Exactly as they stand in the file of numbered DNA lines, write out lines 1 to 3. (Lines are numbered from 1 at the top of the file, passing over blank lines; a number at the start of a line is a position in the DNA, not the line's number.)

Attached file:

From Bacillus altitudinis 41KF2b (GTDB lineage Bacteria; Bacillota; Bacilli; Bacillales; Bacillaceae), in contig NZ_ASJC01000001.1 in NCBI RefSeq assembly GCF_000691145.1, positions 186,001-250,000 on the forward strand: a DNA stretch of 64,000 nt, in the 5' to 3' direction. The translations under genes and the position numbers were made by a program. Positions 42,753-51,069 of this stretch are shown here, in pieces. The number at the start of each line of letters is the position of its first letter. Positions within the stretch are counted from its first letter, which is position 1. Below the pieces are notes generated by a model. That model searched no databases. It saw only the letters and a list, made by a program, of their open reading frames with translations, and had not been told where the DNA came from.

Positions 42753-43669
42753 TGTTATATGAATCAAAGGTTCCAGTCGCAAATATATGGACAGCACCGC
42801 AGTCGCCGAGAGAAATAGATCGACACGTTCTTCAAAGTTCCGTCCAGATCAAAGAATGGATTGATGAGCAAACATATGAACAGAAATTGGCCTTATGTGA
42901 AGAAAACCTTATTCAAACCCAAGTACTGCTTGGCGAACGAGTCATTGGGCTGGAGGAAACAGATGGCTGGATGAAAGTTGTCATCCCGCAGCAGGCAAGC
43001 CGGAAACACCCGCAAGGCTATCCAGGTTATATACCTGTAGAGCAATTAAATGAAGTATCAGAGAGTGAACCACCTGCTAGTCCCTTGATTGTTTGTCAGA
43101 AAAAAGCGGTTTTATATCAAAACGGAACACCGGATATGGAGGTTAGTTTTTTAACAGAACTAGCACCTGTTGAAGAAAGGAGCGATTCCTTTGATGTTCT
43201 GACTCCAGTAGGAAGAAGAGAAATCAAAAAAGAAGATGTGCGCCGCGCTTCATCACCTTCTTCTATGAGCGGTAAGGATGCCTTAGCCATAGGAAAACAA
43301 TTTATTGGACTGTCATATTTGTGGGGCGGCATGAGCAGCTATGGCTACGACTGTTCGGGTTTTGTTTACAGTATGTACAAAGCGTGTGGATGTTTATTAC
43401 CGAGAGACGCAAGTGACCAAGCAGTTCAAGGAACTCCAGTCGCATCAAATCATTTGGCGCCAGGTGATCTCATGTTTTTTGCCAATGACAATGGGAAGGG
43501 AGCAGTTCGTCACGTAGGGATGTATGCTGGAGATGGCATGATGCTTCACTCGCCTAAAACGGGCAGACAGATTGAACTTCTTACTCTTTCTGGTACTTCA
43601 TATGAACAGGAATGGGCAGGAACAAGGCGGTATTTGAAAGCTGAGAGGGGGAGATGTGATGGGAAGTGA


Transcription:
From Bacillus altitudinis 41KF2b (GTDB lineage Bacteria; Bacillota; Bacilli; Bacillales; Bacillaceae), in contig NZ_ASJC01000001.1 in NCBI RefSeq assembly GCF_000691145.1, positions 186,001-250,000 on the forward strand: a DNA stretch of 64,000 nt, in the 5' to 3' direction. The translations under genes and the position numbers were made by a program. Positions 42,753-51,069 of this stretch are shown here, in pieces. The number at the start of each line of letters is the position of its first letter. Positions within the stretch are counted from its first letter, which is position 1. Below the pieces are notes generated by a model. That model searched no databases. It saw only the letters and a list, made by a program, of their open reading frames with translations, and had not been told where the DNA came from.

Positions 42753-43669
42753 TGTTATATGAATCAAAGGTTCCAGTCGCAAATATATGGACAGCACCGC